Plant competition is something that is very important to study. Like any other organism, plants must consume resources to survive. With limited resources, those that are most competitive generally receive the most resources, allowing them to survive. This lab investigates just that. Using 14 prepared pots, we weighed the dry biomass of each plant, and made appropriate calculations. Doing this, we found that all plant's biomass decreased with increased densities. Even more, competition was greatest among those of the same species.
[...] This allowed us to find each plant's dry biomass. Next, different calculations were found: Analysis Linear Regression Analysis was used to find if, and how much, intraspecific competition exists between the two plants. By putting our raw data into Microsoft Excel, we were left with Adjusted R Square values, ANOVA tables, and Coefficients. Adjusted R Square values tell how much variation in the y-variable is explained by variation in the x-variable. The ANOVA table tells whether the regression line is statistically significant. [...]
[...] His results were similar with ours, with competition being most intense among those in the same species. (Hector, 1999) I concluded my hypothesis was correct, after reviewing all supporting evidence. Some problems with this laboratory had to do to with physical planting by the students as well as harvesting techniques. While planting the seeds, many things could have gone wrong, drastically affecting the experiment. Amount of soil, spacing of seeds, and relative moisture of soil are all things could differ greatly from pot to pot. [...]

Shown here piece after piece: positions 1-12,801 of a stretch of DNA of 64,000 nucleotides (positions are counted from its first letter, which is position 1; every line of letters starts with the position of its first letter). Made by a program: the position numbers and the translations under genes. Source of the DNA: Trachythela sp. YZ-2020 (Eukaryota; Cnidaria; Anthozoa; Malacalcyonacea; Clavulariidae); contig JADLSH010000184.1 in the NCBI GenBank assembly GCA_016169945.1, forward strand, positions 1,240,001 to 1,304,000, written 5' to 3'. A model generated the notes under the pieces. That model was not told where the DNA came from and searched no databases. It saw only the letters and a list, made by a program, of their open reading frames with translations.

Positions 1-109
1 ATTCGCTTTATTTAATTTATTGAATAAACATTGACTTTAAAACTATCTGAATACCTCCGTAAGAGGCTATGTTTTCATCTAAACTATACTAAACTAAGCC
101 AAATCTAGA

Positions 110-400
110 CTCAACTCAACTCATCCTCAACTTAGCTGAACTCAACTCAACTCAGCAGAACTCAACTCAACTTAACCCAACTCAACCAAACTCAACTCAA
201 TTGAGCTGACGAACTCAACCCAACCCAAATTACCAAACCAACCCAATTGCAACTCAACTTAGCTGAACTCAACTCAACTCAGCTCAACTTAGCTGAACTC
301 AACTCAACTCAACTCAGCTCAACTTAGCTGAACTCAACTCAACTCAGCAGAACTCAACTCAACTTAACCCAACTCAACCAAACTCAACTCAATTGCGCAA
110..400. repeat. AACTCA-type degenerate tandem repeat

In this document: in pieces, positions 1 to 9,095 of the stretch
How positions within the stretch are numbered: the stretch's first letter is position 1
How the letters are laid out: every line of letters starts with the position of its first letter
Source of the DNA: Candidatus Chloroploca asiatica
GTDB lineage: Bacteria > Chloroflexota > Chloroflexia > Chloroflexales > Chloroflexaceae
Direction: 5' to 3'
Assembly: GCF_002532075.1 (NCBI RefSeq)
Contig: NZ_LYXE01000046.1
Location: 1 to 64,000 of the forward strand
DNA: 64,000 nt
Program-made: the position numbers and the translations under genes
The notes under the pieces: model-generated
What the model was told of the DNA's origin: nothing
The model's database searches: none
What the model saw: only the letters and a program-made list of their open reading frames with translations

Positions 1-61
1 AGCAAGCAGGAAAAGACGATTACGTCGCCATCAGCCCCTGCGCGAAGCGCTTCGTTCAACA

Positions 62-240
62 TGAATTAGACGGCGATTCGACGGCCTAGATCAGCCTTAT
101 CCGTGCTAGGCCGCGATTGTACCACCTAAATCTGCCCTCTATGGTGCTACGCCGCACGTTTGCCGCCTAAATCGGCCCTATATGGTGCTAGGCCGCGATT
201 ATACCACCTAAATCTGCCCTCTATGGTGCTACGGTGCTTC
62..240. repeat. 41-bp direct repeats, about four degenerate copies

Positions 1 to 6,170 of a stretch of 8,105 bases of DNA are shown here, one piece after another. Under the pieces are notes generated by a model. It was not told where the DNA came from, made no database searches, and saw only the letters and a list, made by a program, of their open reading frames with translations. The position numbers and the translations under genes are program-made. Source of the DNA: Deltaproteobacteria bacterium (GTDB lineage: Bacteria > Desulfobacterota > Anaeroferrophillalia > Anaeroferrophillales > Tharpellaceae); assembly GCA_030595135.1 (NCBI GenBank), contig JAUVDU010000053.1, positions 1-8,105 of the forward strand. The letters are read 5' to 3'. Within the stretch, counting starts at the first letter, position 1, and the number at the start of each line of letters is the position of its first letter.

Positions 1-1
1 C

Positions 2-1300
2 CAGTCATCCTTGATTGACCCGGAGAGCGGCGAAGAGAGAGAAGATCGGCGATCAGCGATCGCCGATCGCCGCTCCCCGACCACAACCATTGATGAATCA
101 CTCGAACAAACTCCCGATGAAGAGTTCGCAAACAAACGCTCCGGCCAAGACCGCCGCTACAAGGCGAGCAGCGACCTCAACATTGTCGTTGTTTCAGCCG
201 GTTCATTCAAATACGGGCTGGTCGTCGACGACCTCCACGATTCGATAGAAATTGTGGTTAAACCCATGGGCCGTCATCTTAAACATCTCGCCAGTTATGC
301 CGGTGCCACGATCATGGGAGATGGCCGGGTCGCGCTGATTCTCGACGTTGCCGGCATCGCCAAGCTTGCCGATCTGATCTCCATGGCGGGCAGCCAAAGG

[...] I hypothesized that intraspecific competition would have been much more intense, as members of the same species have almost identical needs. This is similar to the findings of Stewart West. His journal article describes how, over time, some altruistic animal species become very competitive. (West, 2002) Secondly, the work of Regan Callaway describes the relationship between native and invasive plants. While it was previously believe that exotic plants only survived in new areas because they escaped the competition of native species, he explains how they actually out-compete native species. [...]
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